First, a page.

Inflation in random Gaussian landscapes
Abstract
We develop analytic and numerical techniques for studying the statistics of slowroll inflation in random Gaussian landscapes. As an illustration of these techniques, we analyze smallfield inflation in a onedimensional landscape. We calculate the probability distributions for the maximal number of efolds and for the spectral index of density fluctuations n {sub s} and its running α {sub s} . These distributions have a universal form, insensitive to the correlation function of the Gaussian ensemble. We outline possible extensions of our methods to a large number of fields and to models of largefield inflation. These methods do not suffer from potential inconsistencies inherent in the Brownian motion technique, which has been used in most of the earlier treatments.
 Authors:
 Institute of Cosmology, Department of Physics and Astronomy, Tufts University, Medford, MA 02155 (United States)
 Publication Date:
 OSTI Identifier:
 22676188
 Resource Type:
 Journal Article
 Resource Relation:
 Journal Name: Journal of Cosmology and Astroparticle Physics; Journal Volume: 2017; Journal Issue: 05; Other Information: Country of input: International Atomic Energy Agency (IAEA)
 Country of Publication:
 United States
 Language:
 English
 Subject:
 79 ASTROPHYSICS, COSMOLOGY AND ASTRONOMY; BROWNIAN MOVEMENT; COMPUTERIZED SIMULATION; CORRELATION FUNCTIONS; CORRELATIONS; DENSITY; DISTRIBUTION; FLUCTUATIONS; INFLATIONARY UNIVERSE; ONEDIMENSIONAL CALCULATIONS; PROBABILITY; RANDOMNESS
Citation Formats
Masoumi, Ali, Vilenkin, Alexander, and Yamada, Masaki, Email: ali@cosmos.phy.tufts.edu, Email: vilenkin@cosmos.phy.tufts.edu, Email: Masaki.Yamada@tufts.edu. Inflation in random Gaussian landscapes. United States: N. p., 2017.
Web. doi:10.1088/14757516/2017/05/053.
Masoumi, Ali, Vilenkin, Alexander, & Yamada, Masaki, Email: ali@cosmos.phy.tufts.edu, Email: vilenkin@cosmos.phy.tufts.edu, Email: Masaki.Yamada@tufts.edu. Inflation in random Gaussian landscapes. United States. doi:10.1088/14757516/2017/05/053.
Masoumi, Ali, Vilenkin, Alexander, and Yamada, Masaki, Email: ali@cosmos.phy.tufts.edu, Email: vilenkin@cosmos.phy.tufts.edu, Email: Masaki.Yamada@tufts.edu. Mon .
"Inflation in random Gaussian landscapes". United States.
doi:10.1088/14757516/2017/05/053.
@article{osti_22676188,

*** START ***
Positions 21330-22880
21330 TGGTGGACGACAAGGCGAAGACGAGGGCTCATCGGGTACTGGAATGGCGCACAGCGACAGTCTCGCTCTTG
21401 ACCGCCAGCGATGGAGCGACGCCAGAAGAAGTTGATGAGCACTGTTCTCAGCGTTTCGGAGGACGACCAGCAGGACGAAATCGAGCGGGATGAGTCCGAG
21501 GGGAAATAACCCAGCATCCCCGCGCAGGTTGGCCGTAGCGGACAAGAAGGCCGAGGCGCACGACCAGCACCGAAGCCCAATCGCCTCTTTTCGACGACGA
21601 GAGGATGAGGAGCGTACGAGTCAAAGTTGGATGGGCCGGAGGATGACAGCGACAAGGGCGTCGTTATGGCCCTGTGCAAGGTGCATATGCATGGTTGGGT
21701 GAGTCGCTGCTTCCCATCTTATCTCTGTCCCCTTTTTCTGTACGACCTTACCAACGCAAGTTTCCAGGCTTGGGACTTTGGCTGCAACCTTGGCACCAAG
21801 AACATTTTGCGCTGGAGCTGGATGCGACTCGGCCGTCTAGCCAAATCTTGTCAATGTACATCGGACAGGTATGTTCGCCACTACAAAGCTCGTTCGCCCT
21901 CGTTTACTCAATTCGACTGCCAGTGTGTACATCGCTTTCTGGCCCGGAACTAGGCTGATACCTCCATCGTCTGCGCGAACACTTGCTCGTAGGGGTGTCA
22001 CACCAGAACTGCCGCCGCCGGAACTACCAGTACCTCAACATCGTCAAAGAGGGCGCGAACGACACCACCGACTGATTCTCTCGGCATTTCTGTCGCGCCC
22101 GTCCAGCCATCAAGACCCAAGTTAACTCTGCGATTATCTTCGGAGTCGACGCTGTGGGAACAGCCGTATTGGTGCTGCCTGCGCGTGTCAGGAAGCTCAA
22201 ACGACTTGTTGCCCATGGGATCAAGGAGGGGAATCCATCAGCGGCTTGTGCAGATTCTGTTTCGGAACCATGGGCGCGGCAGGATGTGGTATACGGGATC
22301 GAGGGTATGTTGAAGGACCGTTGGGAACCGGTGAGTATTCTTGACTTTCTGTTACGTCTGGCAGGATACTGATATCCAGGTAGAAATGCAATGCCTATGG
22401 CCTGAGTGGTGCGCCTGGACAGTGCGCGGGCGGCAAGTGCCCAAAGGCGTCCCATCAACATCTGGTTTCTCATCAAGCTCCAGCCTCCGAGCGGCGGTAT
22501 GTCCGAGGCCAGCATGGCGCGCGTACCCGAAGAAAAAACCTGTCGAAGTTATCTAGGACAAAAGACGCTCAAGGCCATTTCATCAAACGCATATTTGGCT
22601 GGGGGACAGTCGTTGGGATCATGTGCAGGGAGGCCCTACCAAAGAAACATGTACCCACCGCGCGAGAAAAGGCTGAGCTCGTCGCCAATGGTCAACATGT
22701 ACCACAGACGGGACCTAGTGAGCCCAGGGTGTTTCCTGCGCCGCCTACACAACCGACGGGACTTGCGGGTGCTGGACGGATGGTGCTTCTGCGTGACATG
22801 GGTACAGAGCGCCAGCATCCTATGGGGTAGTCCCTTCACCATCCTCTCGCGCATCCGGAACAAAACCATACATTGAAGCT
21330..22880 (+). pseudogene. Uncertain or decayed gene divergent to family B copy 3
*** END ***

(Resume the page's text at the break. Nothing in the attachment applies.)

title = {Inflation in random Gaussian landscapes},
author = {Masoumi, Ali and Vilenkin, Alexander and Yamada, Masaki, Email: ali@cosmos.phy.tufts.edu, Email: vilenkin@cosmos.phy.tufts.edu, Email: Masaki.Yamada@tufts.edu},
abstractNote = {We develop analytic and numerical techniques for studying the statistics of slowroll inflation in random Gaussian landscapes. As an illustration of these techniques, we analyze smallfield inflation in a onedimensional landscape. We calculate the probability distributions for the maximal number of efolds and for the spectral index of density fluctuations n {sub s} and its running α {sub s} . These distributions have a universal form, insensitive to the correlation function of the Gaussian ensemble. We outline possible extensions of our methods to a large number of fields and to models of largefield inflation. These methods do not suffer from potential inconsistencies inherent in the Brownian motion technique, which has been used in most of the earlier treatments.},
doi = {10.1088/14757516/2017/05/053},
journal = {Journal of Cosmology and Astroparticle Physics},
number = 05,
volume = 2017,
place = {United States},
year = {Mon May 01 00:00:00 EDT 2017},
month = {Mon May 01 00:00:00 EDT 2017}
}

In the landscape perspective, our Universe begins with a quantum tunneling from an eternallyinflating parent vacuum, followed by a period of slowroll inflation. We investigate the tunneling process and calculate the probability distribution for the initial conditions and for the number of efolds of slowroll inflation, modeling the landscape by a smallfield onedimensional random Gaussian potential. We find that such a landscape is fully consistent with observations, but the probability for future detection of spatial curvature is rather low, P ∼ 10{sup −3}.


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